Hot answers tagged

7

It's important to keep in mind, that there weren't that much symbols using overstrike in basic (IBM) APL. By using an 8 bit codeset they all could be integrated. The most common charset on the mainframe side was Page 293 which extends EBCDIC with all (at that time) legal APL codes. With APL2 code handling became more complicated and Page 293 was replaced by ...


4

IBM had several different APL mainframe implementations, and they where updated and modified over many years to support different types of hardware and I/O equipment over their life time. The source for one of the earliest APL implementations for System/360 is available from the Computer History Museum. As far as I can remember they assign unique codes to ...


4

I was once writing an APL compiler (never finished, having figured I could single-handedly write a compiler in a 10 week undergraduate programming project), and the choice I made was to have an internal 8-bit character set where each composite symbol was a single character. This seemed an obvious choice to me, since that way you're separated from how that ...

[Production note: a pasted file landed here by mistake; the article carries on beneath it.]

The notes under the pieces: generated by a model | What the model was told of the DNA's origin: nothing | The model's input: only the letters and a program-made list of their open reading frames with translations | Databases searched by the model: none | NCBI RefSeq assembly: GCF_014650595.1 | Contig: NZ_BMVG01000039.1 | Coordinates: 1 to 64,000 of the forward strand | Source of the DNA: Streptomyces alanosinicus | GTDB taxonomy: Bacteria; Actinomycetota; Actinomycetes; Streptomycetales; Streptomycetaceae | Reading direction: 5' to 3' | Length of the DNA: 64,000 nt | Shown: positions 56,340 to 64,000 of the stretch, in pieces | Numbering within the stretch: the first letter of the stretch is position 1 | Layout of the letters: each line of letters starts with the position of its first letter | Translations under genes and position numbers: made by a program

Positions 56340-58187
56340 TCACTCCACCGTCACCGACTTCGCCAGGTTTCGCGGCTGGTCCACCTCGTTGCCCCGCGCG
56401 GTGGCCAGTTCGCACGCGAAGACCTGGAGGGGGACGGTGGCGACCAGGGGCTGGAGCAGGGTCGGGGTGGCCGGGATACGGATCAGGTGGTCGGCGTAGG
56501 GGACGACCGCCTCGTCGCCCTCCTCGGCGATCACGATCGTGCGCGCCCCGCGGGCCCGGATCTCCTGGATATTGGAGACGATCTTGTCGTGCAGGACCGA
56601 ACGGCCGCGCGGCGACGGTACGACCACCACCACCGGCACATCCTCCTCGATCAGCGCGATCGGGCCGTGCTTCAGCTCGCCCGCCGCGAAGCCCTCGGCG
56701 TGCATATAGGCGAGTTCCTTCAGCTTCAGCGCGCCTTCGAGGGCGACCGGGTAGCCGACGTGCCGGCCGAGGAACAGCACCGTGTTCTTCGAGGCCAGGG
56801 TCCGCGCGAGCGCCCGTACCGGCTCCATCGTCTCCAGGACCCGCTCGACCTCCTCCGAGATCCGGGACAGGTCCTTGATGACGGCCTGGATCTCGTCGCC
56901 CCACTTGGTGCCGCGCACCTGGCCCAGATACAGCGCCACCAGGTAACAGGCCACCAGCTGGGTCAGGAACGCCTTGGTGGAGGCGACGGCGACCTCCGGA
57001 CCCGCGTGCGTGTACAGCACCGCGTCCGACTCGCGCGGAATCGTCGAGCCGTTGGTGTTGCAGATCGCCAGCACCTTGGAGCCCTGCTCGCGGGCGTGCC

3

Some 3270 terminals supported an optional Programmed Symbols feature, allowing the use of arbitrary character bitmaps. This was available on the 3279 Color Display Station (models 2B and 3B), the 3278 Display Station (models 2, 3 and 4) and the 3270 PC (with the Programmed Symbols card).


3

It's important to keep in mind, that there weren't that much symbols using overstrike in basic (IBM) APL. By using an 8 bit codeset they all could be integrated. The most common charset was Page 293 which extends EBCDIC with all legal APL codes. Symbols that get generated per overstrike, like log (⍟ which is 'Power-Overstrike' or PO), got their own code ...


Only top voted, non community-wiki answers of a minimum length are eligible